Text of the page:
As news stories about the spread of the Zika virus begin to recede, many people are still concerned about whether they should travel to those areas that have reported cases of the virus. Whether you’re living in or planning travel to an affected country, here’s the top five things you need to know.
1) Assess the risk before you travel
According to the World Health Organisation (WHO), since 2015, 70 countries and territories around the world have reported evidence of Zika virus transmission. Parts of Asia, the Americas and the Pacific Islands have seen a particularly high number of reported cases.
The prevalence of Zika varies by country, so the risk of infection is greater in some parts of the world than others. Before planning any travel or a move abroad you should consider the level of risk – organisations such as the WHO or European Centre for Disease Control provide useful updates on the level of risk by country.
You can still travel to Zika affected areas but it’s important to assess the risk factors and take the necessary precautions. As with all travel, it’s also important to ensure you have appropriate health insurance in case the worst happens and you do get sick while you’re away.
2) Prevention is key
As with all disease, prevention is better than cure. There is currently no vaccine or medicine available for Zika, so the best approach is to take appropriate measures to prevent infection.
Mosquitos are the primary transmitter of the infection, so if you are living in or travelling to an affected area, the best approach is to wear long sleeves and cover your legs, use a good quality insect repellent, and if possible stay in places with air conditioning, door screens or mosquito nets.
3) Beware the hidden virus
The symptoms of Zika virus are often only mild, such as fever, rash, joint pain, and conjunctivitis, and many infected with the virus don’t display any symptoms at all. It’s therefore possible for someone to be unaware that they’ve had the virus, although they can still pass it on to others after the initial infection.
If you are returning from travel to a Zika affected country, it’s therefore important to take precautions to prevent onward transmission in the first few weeks, even if you don’t feel unwell. This includes continuing to avoid mosquito bites and practicing safe sex, especially if you are planning to have a family in the near future.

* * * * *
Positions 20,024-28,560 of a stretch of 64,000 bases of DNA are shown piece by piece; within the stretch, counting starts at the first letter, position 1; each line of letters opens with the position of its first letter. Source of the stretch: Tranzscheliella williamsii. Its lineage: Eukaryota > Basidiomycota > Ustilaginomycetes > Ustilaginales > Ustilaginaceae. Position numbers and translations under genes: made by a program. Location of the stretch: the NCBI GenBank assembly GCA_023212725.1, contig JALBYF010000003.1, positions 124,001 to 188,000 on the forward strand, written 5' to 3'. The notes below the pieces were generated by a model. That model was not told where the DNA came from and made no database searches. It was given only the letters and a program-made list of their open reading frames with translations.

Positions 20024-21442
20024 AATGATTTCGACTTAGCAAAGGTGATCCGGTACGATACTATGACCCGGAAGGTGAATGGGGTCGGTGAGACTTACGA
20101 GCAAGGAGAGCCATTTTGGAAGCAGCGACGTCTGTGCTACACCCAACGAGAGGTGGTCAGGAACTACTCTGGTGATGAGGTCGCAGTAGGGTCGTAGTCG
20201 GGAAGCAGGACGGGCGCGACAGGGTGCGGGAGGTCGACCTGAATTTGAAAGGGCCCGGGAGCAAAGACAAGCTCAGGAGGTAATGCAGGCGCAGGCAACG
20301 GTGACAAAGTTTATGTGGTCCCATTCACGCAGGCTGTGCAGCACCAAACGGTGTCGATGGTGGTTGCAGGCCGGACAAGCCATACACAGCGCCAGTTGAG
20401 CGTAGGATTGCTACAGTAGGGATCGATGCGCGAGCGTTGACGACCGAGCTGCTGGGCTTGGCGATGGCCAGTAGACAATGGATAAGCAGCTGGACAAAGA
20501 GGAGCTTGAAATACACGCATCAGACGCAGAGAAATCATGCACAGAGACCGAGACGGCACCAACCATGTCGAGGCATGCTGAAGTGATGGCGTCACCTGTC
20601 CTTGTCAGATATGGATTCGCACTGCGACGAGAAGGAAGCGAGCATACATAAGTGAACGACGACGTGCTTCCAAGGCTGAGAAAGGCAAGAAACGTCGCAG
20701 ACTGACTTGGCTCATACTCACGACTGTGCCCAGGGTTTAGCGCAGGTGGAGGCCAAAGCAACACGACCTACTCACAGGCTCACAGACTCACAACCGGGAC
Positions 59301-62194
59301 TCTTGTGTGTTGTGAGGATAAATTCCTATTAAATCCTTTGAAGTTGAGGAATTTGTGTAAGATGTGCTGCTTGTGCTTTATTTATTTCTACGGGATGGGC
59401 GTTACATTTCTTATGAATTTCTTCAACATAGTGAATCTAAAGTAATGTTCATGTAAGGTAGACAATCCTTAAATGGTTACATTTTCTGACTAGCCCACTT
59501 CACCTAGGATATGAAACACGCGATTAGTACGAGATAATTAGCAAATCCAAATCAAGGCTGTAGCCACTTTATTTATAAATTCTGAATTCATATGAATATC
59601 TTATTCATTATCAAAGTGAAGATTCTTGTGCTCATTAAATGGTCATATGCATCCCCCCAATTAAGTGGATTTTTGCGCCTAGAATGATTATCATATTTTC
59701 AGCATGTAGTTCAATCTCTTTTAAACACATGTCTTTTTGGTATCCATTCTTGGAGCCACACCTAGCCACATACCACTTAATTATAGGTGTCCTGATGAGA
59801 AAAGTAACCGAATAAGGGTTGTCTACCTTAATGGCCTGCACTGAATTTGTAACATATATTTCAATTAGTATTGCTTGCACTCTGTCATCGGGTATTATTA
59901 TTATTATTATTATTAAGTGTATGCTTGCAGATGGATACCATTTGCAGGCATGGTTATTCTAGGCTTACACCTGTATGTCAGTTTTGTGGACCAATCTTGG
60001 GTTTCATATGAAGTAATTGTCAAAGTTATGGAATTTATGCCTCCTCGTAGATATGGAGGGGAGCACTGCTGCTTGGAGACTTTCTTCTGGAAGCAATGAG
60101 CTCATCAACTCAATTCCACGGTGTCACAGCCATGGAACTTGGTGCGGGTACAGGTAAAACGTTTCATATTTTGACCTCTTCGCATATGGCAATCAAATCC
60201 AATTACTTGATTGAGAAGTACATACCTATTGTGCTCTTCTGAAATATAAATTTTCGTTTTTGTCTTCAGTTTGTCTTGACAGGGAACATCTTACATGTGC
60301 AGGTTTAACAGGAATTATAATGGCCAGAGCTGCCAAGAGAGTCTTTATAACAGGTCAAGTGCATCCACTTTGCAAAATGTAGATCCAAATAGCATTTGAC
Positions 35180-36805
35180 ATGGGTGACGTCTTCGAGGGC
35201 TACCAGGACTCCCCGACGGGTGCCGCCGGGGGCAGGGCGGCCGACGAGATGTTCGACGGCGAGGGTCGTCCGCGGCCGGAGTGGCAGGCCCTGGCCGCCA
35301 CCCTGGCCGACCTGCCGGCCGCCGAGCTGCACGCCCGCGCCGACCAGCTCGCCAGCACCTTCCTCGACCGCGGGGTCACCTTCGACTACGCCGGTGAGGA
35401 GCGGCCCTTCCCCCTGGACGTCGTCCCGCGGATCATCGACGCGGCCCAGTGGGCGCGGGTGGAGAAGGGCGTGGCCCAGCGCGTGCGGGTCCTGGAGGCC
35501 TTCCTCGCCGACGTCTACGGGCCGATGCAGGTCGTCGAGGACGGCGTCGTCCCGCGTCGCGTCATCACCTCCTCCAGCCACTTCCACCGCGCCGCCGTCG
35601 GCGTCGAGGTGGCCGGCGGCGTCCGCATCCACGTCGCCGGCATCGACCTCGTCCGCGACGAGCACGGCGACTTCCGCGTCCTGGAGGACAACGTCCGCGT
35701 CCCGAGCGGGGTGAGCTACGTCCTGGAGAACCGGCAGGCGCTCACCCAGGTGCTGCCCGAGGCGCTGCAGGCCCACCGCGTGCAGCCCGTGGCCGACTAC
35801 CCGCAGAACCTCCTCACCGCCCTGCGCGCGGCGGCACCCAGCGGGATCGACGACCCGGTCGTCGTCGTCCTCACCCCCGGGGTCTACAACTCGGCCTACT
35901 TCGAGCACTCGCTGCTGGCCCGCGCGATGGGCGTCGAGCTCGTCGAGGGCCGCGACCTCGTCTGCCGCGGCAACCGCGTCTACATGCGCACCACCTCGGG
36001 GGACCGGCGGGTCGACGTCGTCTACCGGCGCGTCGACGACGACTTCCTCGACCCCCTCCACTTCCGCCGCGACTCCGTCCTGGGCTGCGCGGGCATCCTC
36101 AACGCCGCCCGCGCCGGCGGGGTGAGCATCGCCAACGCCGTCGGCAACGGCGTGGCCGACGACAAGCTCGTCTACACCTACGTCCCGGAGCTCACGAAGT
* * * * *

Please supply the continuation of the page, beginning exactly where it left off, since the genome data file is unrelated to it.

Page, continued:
4) Don’t reach for the aspirin!
If you feel unwell and are living in or have recently visited a Zika affected area, consult your doctor immediately. A simple urine or blood test is often sufficient to detect whether you have the virus or not.
You should also avoid taking aspirin or any non-steroidal anti-inflammatory drugs (NSAIDS) such as ibuprofen until you’ve seen the doctor, as these drugs could result in bleeding if you have a related illness such as Dengue fever, which has very similar symptoms to Zika.
5) Take precautions if planning for a family
The biggest concern with Zika is the potential impact on unborn babies. If a pregnant women is infected, the virus can cause serious birth defects such as microcephaly which affects the brain. There have also been reports that the virus can cause Guillain-Barré syndrome, a rare nervous system disorder, although the WHO is still investigating whether there is a direct link.
If you are pregnant or trying for a baby, the advice is not to travel or to avoid nonessential trips to Zika affected areas. If travel is unavoidable, you should consult a healthcare professional for detailed advice before you leave.
Whilst the number of Zika cases reported in many countries is now on the decline, it’s important to be aware of the risk factors when considering a move or travel to an affected area. Ultimately the key is to take the necessary precautions both before, during and after your travel, to keep you and your family healthy.